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Op-Ed April 22, 2020

What Do Clean Air, COVID-19, and Earth Day Mean to Me? - Kentucky State Conference

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Marcus Ray - Kentucky State Conference President

Earth Day, celebrated every April 22nd, raises awareness of the negative impact humans have had on the planet as a whole. Activities are planned around the Commonwealth to celebrate individual and group efforts, highlighting accomplishments that have or will positively impact Kentucky. However, in 2020, there will be little celebration due to the ravenous virus that has swept our nation. 

Kentucky has a population of around 4.5 million, with 120 counties. The African American population makes up 8 percent or 350,000. The largest cities are Lexington, a population of 321,000 with 4.5 percent African Americans, and Louisville, a population of 800,000 with 23 percent African Americans. 

Reasons to celebrate:  

In 2008, 94 percent of Kentucky's electricity came from coal. Today, that's closer to about 75 percent. The use of natural gas for power generation has increased from, about 1 percent to 18 percent of the state's energy mix from 2008 to 2018. 

While LG&E (Louisville Gas & Electric) and KU (Kentucky Utilities) power plant emissions have been reduced over the years, the company's long-term plans and new emissions controls are even more efficient. As a result, from 1998 to 2017 across the company's power plant fleet, levels of sulfur dioxide emissions have decreased by 93 percent; nitrogen oxide emissions by 80 percent; and particulate matter decreased by 80 percent.  Since 2000, when the utility industry began reporting mercury emissions, these rates decreased by 90 percent. The utilities' actions combined will decrease long-term carbon dioxide emissions. 

However, there are still 12 coal-fired power plants in Kentucky. Utilities are incentivized to get a return on their investments before retiring. The longer the coal plants operate, the more carbon is released into the atmosphere, a bigger risk. 

Across the state, according to the Public Service Commission (PSC), most of the coal generation that's retired has been replaced by natural gas. It doesn't necessarily mean coal's days are over. Solar and wind energy generation is expected to outpace natural gas this year across the country, but not in Kentucky. 

In 2003, an air toxic study by the West Jefferson County Community Task Force (WJCCTF) called the West Louisville Air Toxic Study (WLATS) revealed levels of emissions exceeding EPA standards violating the Clean Air Act. In Louisville alone, there is a 12 chemical facility complex called Rubbertown responsible for 40 percent of all emissions in Louisville and 14 percent in Kentucky, located a mile from an environmental justice community. Ozone non-attainment adds to the disparity. Neighbors of the complex include a wastewater facility and a utility plant.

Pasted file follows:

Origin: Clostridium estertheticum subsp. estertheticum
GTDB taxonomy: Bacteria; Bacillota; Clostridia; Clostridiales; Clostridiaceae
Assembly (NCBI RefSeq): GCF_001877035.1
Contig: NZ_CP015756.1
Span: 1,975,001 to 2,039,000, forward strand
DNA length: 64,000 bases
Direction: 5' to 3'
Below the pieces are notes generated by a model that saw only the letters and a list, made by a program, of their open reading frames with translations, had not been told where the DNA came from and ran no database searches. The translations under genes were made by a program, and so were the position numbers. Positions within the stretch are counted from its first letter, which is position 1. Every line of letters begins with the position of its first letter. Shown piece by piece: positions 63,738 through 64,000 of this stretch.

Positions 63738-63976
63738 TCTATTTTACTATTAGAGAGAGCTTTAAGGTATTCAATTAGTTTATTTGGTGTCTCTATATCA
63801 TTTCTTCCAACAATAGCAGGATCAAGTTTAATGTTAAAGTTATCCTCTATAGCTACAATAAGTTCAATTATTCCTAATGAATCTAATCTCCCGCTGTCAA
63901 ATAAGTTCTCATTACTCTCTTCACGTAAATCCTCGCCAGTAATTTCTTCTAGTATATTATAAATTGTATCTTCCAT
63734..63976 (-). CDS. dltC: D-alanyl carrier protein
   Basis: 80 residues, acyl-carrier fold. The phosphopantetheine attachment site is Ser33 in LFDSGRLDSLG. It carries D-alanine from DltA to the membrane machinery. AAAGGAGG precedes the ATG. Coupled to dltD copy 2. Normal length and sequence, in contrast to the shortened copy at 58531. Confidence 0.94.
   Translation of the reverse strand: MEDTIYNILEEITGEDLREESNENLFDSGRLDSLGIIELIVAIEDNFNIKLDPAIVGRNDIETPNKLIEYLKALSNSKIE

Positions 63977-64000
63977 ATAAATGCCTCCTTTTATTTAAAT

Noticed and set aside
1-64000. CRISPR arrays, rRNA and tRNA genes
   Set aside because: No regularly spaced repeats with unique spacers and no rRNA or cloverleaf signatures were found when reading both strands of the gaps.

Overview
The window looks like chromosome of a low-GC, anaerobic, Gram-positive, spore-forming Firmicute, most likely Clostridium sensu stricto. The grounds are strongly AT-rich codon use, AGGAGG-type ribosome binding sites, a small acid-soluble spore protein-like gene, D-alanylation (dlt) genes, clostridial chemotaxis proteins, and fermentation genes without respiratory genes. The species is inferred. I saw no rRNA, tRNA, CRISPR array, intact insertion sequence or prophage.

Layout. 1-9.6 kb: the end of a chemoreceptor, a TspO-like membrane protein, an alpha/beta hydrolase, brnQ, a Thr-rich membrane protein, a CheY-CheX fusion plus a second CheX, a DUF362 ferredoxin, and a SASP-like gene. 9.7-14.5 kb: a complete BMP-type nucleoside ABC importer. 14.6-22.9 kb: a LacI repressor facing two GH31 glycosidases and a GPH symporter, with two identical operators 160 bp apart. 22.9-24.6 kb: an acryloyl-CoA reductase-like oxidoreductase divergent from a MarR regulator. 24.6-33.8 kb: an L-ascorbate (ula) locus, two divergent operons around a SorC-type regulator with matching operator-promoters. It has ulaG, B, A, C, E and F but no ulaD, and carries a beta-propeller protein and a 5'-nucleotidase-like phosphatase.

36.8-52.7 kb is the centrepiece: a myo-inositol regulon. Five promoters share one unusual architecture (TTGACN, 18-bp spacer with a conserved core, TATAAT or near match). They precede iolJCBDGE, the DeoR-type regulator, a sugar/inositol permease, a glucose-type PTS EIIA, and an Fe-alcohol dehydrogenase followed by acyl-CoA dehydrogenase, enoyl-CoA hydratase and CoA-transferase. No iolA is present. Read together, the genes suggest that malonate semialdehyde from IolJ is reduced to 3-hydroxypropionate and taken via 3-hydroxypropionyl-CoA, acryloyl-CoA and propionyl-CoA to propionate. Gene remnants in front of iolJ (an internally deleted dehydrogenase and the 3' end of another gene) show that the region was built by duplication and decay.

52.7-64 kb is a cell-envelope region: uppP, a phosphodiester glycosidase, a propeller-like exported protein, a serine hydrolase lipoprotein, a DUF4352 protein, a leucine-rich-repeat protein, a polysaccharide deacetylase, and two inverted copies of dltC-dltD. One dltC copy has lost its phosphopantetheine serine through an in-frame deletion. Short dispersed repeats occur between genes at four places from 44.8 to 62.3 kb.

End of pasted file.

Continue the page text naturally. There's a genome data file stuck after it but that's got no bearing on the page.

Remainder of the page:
In 2005, from the results of the WLATS,  Louisville developed a program called STAR (Strategic Toxic Air Regulations) that has reduced 1.3 Butudiene by 85 percent, Benzene by 65 percent and other chemicals to levels undetectable over a 10 year period. The program's regulations, under the auspices of the Louisville Air Pollution Control District (APCD), have been instrumental in lowering exposures.   

So yes, there are things to recognize and celebrate. 

The KY NAACP has: 

  • Met with, presented and submitted a request to the Public Service Commission, overseer of utility rates, to maintain reasonable rates for low-income families when planning rate increases.  
  • Authored two resolutions, one to include an environmental justice component when assessing permits for all construction and environmental projects within the Commonwealth, and twoa plan for PSC rate configurations to maintain affordable rates for low-income families. Both were presented to the Kentucky Energy and Environment Cabinet.      
  • Partnered with the WJCCTF in 2018 and 2019 sponsoring a one-day environmental justice workshop. The theme in 2019 was "Climate Change".  

For over 40 years, the residents in west Jefferson County in Louisville, predominantly African-American, have suffered from higher death rates and complications from cancer, diabetes, heart disease, asthma, upper respiratory disease, and high blood pressure, associated with living in close proximity to the Rubbertown Complex.  Additionally, there is a lack of equal health access characterized by inequities. People of color are more likely to be uninsured or underinsured, substitute hospital emergency rooms for primary care physicians, or be denied medical needs due to cost. This results in unnecessary suffering from preventable health conditions.  

The coronavirus is disproportionately spiking in Black and Brown communities. We mention this in the same breath as environmental justice and environmental racism because "People with COVID-19 who live in U.S. regions with high levels of air pollution, such as ours, are more likely to die from the disease than people who live in less polluted areas", according to a new nationwide study from Harvard T.H. Chan School of Public Health. 

We can discuss and rollover all mitigating circumstances that separate and define disparities of which we are already aware. In times like these, they are maximized. So what are we going to do? Write a policy to standardize equal treatment. The rules are already in place - it's the consequences for not adhering to the rules that cause unnecessary suffering. Everything is tied to money and funding. I think I might have found a simple answer.    

Submitted by Marcus Ray, Kentucky Chair, NAACP 

Authored by Arnita Gadson, Kentucky Chair, ECJ Committee